(Photo: Christopher Furlong via Getty Images)
Delivering her victory speech a stone’s throw from parliament after being declared the winner of the Tory leadership contest, Truss promised a “bold plan” to cut taxes and grow the economy and “deliver on the energy crisis”.
Truss received a standing ovation from Tory members, staff and MPs, as it was revealed she had comfortably won the race to succeed Boris Johnson.
She beat rival Rishi Sunak by 81,326 votes to his 60,399 in the poll of party members, a winning margin of 57 per cent to 43 per cent.
“I campaigned as a Conservative and I will govern as a Conservative,” Truss said. “We need to deliver over the next two years.”
In a signal she will not hold a snap early election, Truss said: “We will deliver a great victory for the Conservative Party in 2024.
“I know that’s why people voted for us in such numbers in 2019 and as your party leader I intend to deliver what we promised those voters right across our great country.”
Truss also paid tribute to Johnson, who she described as her “friend”. Unlike Sunak she did not resign from the cabinet when Tory MPs moved to oust the outgoing PM.
“Boris you got Brexit done. You crushed Jeremy Corbyn. You rolled out the vaccine. And you stood up to Vladimir Putin,” she said.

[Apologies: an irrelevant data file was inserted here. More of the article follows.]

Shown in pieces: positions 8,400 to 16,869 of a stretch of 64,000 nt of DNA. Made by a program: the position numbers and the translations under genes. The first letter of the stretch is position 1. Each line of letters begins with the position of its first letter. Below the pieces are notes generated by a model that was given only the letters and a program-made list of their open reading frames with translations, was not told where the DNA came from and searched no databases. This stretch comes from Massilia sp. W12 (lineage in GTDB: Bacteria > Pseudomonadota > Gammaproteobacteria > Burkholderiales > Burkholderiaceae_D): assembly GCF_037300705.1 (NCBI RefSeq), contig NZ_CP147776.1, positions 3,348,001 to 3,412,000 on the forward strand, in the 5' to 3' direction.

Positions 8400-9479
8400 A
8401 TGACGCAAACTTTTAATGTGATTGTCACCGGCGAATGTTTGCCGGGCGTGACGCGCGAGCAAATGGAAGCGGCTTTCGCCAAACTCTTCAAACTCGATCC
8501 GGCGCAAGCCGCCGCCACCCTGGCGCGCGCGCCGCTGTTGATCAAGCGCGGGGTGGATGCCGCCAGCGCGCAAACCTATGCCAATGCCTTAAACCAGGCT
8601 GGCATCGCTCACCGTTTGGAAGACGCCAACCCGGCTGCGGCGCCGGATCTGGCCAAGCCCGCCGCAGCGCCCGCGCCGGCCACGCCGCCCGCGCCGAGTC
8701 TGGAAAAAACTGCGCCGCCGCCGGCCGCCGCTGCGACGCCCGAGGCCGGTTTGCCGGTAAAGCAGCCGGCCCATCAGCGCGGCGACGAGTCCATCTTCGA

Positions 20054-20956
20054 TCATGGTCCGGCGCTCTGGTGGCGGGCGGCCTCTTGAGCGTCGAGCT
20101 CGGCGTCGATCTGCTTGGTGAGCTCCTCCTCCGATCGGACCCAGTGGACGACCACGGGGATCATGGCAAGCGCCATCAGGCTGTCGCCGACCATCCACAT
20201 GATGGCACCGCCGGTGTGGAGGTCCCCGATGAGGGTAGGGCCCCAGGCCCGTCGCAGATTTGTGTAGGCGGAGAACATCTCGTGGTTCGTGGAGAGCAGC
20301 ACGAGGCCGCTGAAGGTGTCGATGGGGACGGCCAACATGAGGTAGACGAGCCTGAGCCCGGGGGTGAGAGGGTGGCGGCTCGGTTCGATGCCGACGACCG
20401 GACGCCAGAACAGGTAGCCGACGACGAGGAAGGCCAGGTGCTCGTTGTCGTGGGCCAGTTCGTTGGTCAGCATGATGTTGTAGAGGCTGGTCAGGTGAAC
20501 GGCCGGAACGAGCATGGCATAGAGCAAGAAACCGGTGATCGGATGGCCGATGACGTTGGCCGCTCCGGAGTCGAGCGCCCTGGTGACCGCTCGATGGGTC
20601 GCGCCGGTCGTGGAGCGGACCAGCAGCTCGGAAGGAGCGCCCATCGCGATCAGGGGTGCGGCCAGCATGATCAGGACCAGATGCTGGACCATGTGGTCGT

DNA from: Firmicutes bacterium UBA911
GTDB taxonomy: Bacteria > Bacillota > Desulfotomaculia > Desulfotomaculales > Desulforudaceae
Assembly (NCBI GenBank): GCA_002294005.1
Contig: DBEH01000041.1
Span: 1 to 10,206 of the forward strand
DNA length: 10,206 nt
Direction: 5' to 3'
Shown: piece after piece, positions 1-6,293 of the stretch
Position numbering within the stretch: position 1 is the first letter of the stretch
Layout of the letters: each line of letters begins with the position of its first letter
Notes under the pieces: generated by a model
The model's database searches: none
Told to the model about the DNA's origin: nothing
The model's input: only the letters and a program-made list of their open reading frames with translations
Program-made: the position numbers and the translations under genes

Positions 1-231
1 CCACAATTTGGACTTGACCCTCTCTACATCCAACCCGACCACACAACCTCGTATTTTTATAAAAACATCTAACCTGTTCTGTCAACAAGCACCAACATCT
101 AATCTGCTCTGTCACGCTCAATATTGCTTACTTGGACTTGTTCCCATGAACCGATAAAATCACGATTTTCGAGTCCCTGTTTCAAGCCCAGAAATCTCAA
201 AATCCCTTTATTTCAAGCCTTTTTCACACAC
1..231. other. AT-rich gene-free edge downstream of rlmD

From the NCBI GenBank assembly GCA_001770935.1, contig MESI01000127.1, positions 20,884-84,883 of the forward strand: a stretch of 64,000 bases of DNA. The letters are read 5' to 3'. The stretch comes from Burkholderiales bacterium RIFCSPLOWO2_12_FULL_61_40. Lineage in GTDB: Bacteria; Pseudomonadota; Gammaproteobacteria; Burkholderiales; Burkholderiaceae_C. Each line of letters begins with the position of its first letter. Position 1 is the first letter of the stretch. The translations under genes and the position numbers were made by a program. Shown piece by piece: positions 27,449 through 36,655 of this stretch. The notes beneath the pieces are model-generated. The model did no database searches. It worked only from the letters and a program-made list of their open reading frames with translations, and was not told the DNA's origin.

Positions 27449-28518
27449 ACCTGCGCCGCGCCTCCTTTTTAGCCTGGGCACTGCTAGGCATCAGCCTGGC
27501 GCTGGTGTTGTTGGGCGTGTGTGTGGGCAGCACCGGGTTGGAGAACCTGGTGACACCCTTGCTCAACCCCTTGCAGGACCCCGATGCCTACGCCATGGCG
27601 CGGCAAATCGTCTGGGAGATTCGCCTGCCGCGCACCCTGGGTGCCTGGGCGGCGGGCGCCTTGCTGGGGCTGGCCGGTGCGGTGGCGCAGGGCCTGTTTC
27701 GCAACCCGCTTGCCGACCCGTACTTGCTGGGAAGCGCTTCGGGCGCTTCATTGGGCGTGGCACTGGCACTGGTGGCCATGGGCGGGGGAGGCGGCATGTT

Truss will travel to Scotland tomorrow to formally be appointed prime minister by the Queen at Balmoral.
She will then fly back to London and is expected to deliver her first speech as PM outside No.10, before appointing her new cabinet.
Truss takes over as PM amid deepening warnings about the impact of soaring energy costs. It was reported this morning she could announce a freeze on bills this week
Speaking before the result was announced, Labour leader Keir Starmer congratulated the next PM but said that only Labour could offer the “fresh start” the country needs.
“This week we get our fourth Tory prime minister in 12 years. But so many people are asking what have you got to show for those 12 years?” he said.
“In the Labour Party, we know whose side we’re on. And if I were going into Downing Street this week, I’d have clear common sense priorities.”
This article originally appeared on HuffPost UK and has been updated.